September 20 – India

  • Lecture topic:
    • Britain and India
  • Readings:
    • Levine, Chapter 5, “Britain in India,” 70-91.
    • Levine, Chapter 6, “Global Growth,” 92-112.

September 27 – France

  • Lecture topic:
    • France, Industrialization, and Empire
  • Readings:
    • Ballantyne and Burton, Chapter 2, “Remaking the World,” 79-130.

October 4 – Germany

  • Lecture topic:
    • Imperial Germany and a Place in the Sun
  • Readings:
    • Baranowski, Chapter 1, “From Imperial Consolidation to Global Ambitions: Imperial Germany, 1871-1914,” 9-66.

Assignment 1: Article analysis. Due in lecture in paper form on October 4

October 11 – Colonialism in Africa

  • Lecture topic:
    • Geography, Violence, Labour in Africa
  • Readings:
    • Levine, Chapter 7, “Ruling an Empire, 113-133.
    • Levine, Chapter 8, “Being Ruled,” 134-154.

October 18 – Empires and Nation-States in the Interwar Period

  • Lecture topic:
    • Peace Treaties, Self-Determination, and Radical Ideologies
  • Readings:
    • Baranowski, Chapter 2, “From Dominion to Catastrophe: Imperial Germany during World War I,” 67-115.

Midterm test. In class on October 18

October 25 – No class

  • Readings:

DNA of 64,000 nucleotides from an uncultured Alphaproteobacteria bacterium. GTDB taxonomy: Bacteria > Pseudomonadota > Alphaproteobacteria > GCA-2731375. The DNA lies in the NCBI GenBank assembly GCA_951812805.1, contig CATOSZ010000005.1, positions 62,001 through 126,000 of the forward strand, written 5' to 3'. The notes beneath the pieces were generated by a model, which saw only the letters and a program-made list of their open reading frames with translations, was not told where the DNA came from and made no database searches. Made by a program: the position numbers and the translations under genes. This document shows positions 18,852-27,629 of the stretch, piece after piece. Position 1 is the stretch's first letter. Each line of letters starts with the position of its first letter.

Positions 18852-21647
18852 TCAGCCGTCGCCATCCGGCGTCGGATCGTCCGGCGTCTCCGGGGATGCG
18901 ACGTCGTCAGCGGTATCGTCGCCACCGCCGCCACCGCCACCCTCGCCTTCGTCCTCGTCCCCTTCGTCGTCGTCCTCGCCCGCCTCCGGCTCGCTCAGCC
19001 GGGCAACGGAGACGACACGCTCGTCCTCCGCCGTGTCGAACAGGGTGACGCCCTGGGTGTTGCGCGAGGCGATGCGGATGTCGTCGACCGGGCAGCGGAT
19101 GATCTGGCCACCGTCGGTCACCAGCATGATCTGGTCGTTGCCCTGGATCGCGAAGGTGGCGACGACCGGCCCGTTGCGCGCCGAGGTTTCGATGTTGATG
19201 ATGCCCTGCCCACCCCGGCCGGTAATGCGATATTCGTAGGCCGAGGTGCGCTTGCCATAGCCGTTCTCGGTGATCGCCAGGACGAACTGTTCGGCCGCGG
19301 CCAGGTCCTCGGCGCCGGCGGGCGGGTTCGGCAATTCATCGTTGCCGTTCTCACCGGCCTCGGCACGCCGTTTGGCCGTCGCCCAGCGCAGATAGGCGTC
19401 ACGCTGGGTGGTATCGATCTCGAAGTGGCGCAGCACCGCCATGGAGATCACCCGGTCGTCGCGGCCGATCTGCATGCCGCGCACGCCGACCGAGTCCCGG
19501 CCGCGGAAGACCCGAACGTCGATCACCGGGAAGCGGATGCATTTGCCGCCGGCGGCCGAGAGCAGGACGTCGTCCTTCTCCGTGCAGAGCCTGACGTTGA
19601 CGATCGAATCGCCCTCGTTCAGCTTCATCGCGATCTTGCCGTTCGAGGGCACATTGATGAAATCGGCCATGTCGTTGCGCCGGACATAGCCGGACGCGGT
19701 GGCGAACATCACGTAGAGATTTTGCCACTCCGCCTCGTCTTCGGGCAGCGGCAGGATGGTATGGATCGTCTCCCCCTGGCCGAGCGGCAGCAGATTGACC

• Baranowski, Chapter 3, “From Colonizer to ‘Colonized’: The Weimar Republic, 1918-1933,” 116-171.

Last day to withdraw without academic penalty. 50% tuition refund. October 25

November 1 – The Third Reich

  • Lecture topic:
    • Land, Race, and Empire
  • Readings:
    • Baranowski, Chapter 4, “The Empire Begins at Home: The Third Reich, 1933-1939,” 172-232.

November 8 – Japan

  • Lecture topic:
    • Japanese Imperialism and Colonialism. Guest lecture by Dr. Tristan Grunow, University of British Columbia
  • Readings:
    • Tristan Grunow. “Mapping the Elephant Toward a Spatial History of the Japanese Empire.” Journal of Urban History 42, no. 6 (2016): 1163-80.  https://doi.org/10.1177/0096144216676778
    • Miriam Silverberg. “Remembering Pearl Harbor, Forgetting Charlie Chaplin, and the Case of the Disappearing Western Woman: A Picture Story.” In Formations of Colonial Modernity in East Asia, edited by Tani Barlow, 249-294. Durham, NC: Duke University Press, 1997.

November 15 – Empire and Science

  • Lecture topic:
    • Monday: Tropical Medicine
  • Readings:
    • Baranowski, Chapter 5, “The Nazi Place in the Sun: German-Occupied Europe during World War II,” 233-295.

November 22 – Empire and Migration

  • Lecture topic:
    • Migration, Indenture, and Restriction
  • Readings:
    • Ballantyne and Burton, Chapter 3, “Global Empires, Transnational Connections,” 131-182.

Final quiz. In class on November 22

November 29 – Empire and its Discontents

  • Lecture topic:
    • Essay workshop and readings